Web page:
Also realize that the knives as they come from the manufacturer are sharpened by hand, so there will be some variation. I've received several that were sharp, but not truly even -- a little steeper angle on one side than the other, for instance. That can take awhile to even out on the Sharpmaker, even if you have the diamond stones. Keep practicing, go do something else if you find you are getting too frustrated, and keep looking at your results with a loupe, and you'll get there.
    Which Knife, A or B? get Both! (and C, D and E)

  14. #14
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    Reporting back! The Sharpie trick was definitely useful (although technically I'm using a dry erase marker). I still can't create an edge that can push cut, but hopefully by practicing with the sharpie trick, I'll get better at creating a consistent angle.

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    Spyderco Forum Registered User bh49's Avatar
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    Sharpie trick is certainly will help you to see, if you created the edge, if you can see that all marker is removed. Visual aide is very helpful for this. 10X eye louple is sufficient. If you watched DVD, probably you remember the finger nail test, which Sal showed. This also will show, if you created the edge. After you created the edge, just polish it on flats. Use light pressure. Also to be sure that you hold the blade vertically you can put mirror behind sharpmaker and look in the mirror time from time.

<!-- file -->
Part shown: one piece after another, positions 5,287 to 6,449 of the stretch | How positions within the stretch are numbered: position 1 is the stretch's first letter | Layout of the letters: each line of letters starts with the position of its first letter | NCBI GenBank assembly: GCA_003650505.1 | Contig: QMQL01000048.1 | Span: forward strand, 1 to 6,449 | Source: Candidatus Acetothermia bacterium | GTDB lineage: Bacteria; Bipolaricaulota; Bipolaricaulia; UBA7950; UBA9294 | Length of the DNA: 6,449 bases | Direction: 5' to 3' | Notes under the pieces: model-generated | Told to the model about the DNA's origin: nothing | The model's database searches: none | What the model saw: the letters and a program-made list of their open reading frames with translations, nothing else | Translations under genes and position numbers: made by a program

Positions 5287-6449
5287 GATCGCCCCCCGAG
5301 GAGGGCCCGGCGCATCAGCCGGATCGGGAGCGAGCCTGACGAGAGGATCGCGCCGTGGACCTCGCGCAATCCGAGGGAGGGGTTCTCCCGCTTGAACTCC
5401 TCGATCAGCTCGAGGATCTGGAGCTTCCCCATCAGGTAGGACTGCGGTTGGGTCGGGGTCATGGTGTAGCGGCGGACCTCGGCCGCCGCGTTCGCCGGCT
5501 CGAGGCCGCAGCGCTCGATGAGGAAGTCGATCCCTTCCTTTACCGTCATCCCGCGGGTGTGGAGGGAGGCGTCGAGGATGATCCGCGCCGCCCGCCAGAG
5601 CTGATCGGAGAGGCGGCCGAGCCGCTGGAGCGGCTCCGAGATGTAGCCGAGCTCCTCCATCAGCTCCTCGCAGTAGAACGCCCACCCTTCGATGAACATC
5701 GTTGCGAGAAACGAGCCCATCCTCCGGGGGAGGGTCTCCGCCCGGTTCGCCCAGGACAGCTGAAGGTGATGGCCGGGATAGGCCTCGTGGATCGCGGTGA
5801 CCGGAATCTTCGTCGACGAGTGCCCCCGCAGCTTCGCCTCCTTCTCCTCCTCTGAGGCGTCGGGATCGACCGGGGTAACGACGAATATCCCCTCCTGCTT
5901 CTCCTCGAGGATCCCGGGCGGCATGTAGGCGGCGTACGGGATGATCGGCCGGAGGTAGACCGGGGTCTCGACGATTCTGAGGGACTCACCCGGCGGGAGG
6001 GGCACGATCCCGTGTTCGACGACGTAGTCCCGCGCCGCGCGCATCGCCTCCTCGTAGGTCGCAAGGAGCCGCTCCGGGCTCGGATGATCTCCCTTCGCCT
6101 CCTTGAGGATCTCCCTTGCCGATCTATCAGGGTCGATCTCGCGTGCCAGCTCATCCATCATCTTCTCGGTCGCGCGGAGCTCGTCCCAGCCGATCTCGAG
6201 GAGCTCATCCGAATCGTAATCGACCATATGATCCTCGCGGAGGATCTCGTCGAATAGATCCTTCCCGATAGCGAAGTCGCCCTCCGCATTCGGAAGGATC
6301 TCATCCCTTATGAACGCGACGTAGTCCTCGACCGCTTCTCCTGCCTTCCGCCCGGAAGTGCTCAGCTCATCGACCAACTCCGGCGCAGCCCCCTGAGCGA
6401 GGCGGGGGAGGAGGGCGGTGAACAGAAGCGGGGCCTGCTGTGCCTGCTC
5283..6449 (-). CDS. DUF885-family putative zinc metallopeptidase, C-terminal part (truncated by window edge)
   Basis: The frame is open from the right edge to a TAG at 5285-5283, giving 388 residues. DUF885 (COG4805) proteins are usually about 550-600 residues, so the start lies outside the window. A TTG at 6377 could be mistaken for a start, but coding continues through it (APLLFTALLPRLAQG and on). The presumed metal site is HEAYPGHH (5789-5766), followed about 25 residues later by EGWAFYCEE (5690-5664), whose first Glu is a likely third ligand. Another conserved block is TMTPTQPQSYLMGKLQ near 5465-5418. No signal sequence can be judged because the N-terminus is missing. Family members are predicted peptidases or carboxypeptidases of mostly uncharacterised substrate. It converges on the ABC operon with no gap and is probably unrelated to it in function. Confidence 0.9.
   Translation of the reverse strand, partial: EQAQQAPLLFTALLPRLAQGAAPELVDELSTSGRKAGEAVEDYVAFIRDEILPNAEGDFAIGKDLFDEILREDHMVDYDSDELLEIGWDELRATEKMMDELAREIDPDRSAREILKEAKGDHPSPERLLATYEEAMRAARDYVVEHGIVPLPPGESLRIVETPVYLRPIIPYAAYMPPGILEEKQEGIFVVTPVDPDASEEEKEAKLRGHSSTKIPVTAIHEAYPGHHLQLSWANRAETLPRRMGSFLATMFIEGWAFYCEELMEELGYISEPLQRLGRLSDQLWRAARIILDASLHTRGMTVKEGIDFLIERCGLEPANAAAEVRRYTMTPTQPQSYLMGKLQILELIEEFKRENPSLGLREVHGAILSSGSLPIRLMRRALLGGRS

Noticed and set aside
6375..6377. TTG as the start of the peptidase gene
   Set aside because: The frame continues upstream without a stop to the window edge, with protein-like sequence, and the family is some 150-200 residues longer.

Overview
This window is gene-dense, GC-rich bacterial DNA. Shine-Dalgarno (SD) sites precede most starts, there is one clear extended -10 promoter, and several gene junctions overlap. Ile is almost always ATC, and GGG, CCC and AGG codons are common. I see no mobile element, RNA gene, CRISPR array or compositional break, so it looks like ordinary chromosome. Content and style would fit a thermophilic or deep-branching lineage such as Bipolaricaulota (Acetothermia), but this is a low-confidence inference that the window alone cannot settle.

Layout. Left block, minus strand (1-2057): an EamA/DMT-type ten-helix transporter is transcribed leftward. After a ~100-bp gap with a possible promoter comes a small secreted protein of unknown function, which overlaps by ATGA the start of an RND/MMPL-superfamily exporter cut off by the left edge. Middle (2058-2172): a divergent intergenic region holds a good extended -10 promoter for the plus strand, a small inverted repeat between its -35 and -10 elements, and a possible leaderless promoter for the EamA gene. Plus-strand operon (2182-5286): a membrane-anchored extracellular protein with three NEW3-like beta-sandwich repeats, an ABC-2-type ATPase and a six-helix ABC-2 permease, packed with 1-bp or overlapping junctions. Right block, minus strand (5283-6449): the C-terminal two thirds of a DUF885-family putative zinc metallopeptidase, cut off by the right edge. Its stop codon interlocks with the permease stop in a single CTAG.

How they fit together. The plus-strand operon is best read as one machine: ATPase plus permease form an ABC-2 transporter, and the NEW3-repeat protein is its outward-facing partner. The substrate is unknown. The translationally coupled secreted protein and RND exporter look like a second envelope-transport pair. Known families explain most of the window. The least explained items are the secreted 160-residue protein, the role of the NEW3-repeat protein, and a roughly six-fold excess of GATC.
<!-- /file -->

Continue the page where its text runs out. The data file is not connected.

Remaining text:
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    I thought I was the only one that struggled with the Sharpmaker. I know it's me and not the product.
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    Spyderco Forum Registered User chuck_roxas45's Avatar
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    Quote Originally Posted by this_is_nascar View Post
    I thought I was the only one that struggled with the Sharpmaker. I know it's me and not the product.
    Yes, an understanding of what is happening at the edge is one of the most potent tools to getting an edge sharp. Loupe helps with this. Examine every few strokes and pay a lot of attention to small details. Just stroking away sometimes works, but when it doesn't, you don't have anything to refer to if you don't have the understanding.
    I always heard that you catch more flies with honey than with vinegar, but then you catch even more flies with poop



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    My two cents. I've had my Sharpmaker about three years now and i have found that a properly profiled edge can be easily maintained with the Sharpmaker. If I am struggling with getting a knife sharp with the SM, then it needs to be reprofiled.

    It's really that simple for me. I have gotten to where I don't even try to reprofile with the SM. It can be done I guess, but I have better things to do with my time.

    My definition of reprofile is... Put a 15 degree bevel on each side until there is a burr on each side. I then use the brown SM stones in the 40 degree slots to create a microbevel and to remove the burrs. I then refine with the white stones, in the 40 degree slots, while checking for any lingering burrs.